A quick look at a (new?) cross-platform DDoS botnet

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At the beginning of December we started to observe a new botnet spreading on both Linux and Windows machines. In case of the Linux operating systems, the bot was installed through an SSH dictionary attack. The attacker logged in to compromised server and simply downloaded and executed a bot file. The malware itself is relatively simple – its only functionality is to perform DDoS attacks, mainly DNS Amplification. There is also a version targeting the Windows operating system, which installs a new service in order to gain persistence. The antivirus detectability is fairly high for Windows version: 34/48, while the Linux version is detected by only a couple of antivirus solutions: 3/47.

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Linux version

We were able to obtain a 32-bit, statically linked, ELF file. This executable runs in a daemon mode and tries to connect to the C&C server, using a high TCP port. Both the C&C’s IP and port are encrypted using the algorithm presented on the left. Upon running, bot sends operating system information (using uname function), unencrypted and waits for commands. From the analysis we were able to determine that there are four types of attack possible, each of them a DDoS attack on the defined target. One of the possibilities is the DNS Amplification attack, in which a request, containing 256 random or previously defined queries, is sent to a DNS server. There are also other, unimplemented functions, which probably are meant to utilize the HTTP protocol in order to perform a DDoS attack.
Additionally, a fake.cfg file is created in the bot operating directory. This file contains network interface information. During the attack task status information is sent back to the C&C server. Bot can also check the CPU speed (by parsing the /proc/cpuinfo file), system load (by parsing the /proc/stat file), network connection speed (by parsing the /proc/net/dev file).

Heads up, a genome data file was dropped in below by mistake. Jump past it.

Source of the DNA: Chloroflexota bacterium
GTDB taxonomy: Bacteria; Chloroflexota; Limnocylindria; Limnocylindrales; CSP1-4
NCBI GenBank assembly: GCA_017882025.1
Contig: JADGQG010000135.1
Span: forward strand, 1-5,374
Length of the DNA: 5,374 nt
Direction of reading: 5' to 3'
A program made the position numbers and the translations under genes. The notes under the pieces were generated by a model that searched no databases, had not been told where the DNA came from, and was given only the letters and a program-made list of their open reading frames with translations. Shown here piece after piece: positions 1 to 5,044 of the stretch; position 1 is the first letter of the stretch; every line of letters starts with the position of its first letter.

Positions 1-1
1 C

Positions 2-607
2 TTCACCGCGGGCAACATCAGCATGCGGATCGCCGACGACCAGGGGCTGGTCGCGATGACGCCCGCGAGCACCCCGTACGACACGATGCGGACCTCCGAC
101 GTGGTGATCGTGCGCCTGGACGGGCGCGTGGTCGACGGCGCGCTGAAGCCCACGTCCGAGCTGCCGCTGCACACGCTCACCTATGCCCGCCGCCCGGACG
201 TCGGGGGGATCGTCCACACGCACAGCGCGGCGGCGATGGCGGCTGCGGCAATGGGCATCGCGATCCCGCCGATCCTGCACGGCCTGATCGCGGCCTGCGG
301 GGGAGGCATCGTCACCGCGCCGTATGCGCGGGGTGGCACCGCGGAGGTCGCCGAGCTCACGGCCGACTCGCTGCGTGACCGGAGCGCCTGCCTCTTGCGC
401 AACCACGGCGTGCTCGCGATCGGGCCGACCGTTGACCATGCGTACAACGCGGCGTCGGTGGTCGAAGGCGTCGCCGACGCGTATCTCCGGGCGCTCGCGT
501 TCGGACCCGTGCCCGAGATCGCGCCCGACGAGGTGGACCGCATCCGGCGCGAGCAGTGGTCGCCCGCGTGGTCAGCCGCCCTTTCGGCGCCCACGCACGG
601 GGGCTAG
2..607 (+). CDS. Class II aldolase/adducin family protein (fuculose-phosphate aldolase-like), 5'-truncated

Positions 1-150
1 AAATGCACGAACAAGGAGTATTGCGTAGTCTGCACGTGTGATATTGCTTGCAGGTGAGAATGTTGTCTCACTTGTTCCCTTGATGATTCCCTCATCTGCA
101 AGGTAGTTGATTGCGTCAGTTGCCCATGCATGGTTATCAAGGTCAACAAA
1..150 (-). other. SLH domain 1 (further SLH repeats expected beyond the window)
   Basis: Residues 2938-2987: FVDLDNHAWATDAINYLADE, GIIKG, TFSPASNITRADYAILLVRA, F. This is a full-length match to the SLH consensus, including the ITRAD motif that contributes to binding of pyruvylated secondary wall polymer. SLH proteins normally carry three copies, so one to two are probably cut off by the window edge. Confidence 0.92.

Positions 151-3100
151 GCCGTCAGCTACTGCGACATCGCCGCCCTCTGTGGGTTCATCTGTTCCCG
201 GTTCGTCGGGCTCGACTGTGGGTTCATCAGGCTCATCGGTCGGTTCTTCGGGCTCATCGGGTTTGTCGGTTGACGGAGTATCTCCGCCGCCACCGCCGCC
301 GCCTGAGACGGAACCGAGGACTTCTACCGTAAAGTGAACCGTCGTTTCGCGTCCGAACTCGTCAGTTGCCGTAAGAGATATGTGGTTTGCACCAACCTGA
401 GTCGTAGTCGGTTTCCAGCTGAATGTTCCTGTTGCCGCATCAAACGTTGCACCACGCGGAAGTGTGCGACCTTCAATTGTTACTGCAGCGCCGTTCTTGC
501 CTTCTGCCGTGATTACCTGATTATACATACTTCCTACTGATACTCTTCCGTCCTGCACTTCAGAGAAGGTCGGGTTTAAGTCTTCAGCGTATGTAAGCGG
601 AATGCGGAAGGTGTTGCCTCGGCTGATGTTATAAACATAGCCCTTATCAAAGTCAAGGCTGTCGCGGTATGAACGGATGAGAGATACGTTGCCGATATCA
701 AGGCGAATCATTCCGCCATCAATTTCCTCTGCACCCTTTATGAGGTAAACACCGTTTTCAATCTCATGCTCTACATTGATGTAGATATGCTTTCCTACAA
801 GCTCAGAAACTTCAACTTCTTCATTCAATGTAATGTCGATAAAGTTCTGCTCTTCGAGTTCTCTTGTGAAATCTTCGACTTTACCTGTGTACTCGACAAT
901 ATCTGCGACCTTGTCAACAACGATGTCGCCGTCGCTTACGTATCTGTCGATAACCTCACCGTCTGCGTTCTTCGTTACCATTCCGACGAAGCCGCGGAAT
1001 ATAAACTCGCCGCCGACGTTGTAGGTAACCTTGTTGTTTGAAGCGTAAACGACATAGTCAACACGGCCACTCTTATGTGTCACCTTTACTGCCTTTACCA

Windows version

The same bot type is used for Windows infection. However, the Windows infection consists of two stages: first it drops the file C:\Program Files\DbProtectSupport\svchost.exe and runs it. This file registers a new Windows service – DBProtectSupport, which is started automatically at the system startup. Next a DNS query is sent to the 8.8.8.8 server, requesting the IP address of the .com domain. This domain is the C&C server and bot connects to it using a high TCP port, different than the one used in Linux version. This behavior is different than in the Linux version – this time the attacker used a domain and did not hardcode the IP address in the bot executable.
The C:\Program Files\DbProtectSupport directory also contains the fake.cfg file, which is the same as the one created by the Linux version. The Windows version of the malware also sends system information to the C&C server in a text form. This text file, along with the fact that the same C&C IP was used in both malware samples make us believe that it was created by the same group.

Summary

It seems that the bot was created for the sole purpose of performing DDoS attacks. This means that the attackers were interested only in infecting machines which have a significant network bandwidth, e.g. servers. This also probably is the reason why there are two versions of the bot – Linux operating systems are a popular choice for server machines.
Below are the SHA-256 hashes of the analyzed samples.

7307eecaa5a0dd0157b8d5abd50a7557f7a8a20dcf96508d4f969c6cfa05ced6   svchost.exe
c2a0e9f8e880ac22098d550a74940b1d81bc9fda06cebcf67f74782e55e9d9cc   Windows
3b9cd35c61d8d8cf61bdd874a232bda0905991920e6177f7f497ed6e56af8238   Linux

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